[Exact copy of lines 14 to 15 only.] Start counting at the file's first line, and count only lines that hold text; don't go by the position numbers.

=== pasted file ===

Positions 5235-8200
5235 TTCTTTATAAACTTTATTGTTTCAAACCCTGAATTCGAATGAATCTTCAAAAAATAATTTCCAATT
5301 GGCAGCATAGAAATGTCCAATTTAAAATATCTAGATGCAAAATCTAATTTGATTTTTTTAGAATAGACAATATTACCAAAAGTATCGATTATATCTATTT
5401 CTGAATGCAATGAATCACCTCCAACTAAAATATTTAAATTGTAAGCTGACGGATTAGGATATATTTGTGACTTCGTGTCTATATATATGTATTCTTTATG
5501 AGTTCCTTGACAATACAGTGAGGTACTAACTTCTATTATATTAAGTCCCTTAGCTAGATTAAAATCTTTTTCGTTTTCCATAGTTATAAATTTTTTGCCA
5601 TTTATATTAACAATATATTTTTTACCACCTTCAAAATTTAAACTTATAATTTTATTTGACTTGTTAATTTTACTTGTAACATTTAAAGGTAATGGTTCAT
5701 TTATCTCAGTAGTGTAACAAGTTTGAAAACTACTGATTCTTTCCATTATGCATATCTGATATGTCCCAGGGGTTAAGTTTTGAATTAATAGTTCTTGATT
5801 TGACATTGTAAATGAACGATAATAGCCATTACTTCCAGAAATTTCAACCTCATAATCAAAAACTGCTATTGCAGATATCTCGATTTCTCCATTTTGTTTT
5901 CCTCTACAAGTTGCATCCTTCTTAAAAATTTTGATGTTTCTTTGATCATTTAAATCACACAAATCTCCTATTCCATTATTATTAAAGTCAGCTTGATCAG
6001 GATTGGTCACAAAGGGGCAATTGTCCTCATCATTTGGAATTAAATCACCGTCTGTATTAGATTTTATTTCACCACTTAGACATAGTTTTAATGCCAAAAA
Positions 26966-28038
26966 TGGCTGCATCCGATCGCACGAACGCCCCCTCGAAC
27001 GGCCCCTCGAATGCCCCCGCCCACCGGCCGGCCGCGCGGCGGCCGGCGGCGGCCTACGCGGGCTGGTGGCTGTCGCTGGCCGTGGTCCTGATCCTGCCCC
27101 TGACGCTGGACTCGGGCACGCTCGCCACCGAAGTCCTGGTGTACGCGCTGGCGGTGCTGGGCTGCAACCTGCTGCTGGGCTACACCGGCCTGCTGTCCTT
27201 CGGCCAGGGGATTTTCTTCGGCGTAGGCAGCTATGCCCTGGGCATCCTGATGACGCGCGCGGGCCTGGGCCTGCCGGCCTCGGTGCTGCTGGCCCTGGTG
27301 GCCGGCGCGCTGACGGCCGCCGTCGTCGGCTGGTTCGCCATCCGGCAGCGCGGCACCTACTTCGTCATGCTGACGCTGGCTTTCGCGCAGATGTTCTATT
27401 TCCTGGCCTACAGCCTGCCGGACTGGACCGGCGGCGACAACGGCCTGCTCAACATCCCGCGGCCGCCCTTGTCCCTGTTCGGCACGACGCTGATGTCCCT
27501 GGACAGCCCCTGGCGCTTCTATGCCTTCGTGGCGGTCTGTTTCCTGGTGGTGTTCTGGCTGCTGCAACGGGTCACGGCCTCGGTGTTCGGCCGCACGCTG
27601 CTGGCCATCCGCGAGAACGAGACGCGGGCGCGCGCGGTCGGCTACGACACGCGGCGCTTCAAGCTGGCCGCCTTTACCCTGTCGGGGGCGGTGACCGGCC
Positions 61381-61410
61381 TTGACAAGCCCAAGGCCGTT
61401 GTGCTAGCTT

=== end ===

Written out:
27101 TGACGCTGGACTCGGGCACGCTCGCCACCGAAGTCCTGGTGTACGCGCTGGCGGTGCTGGGCTGCAACCTGCTGCTGGGCTACACCGGCCTGCTGTCCTT
27201 CGGCCAGGGGATTTTCTTCGGCGTAGGCAGCTATGCCCTGGGCATCCTGATGACGCGCGCGGGCCTGGGCCTGCCGGCCTCGGTGCTGCTGGCCCTGGTG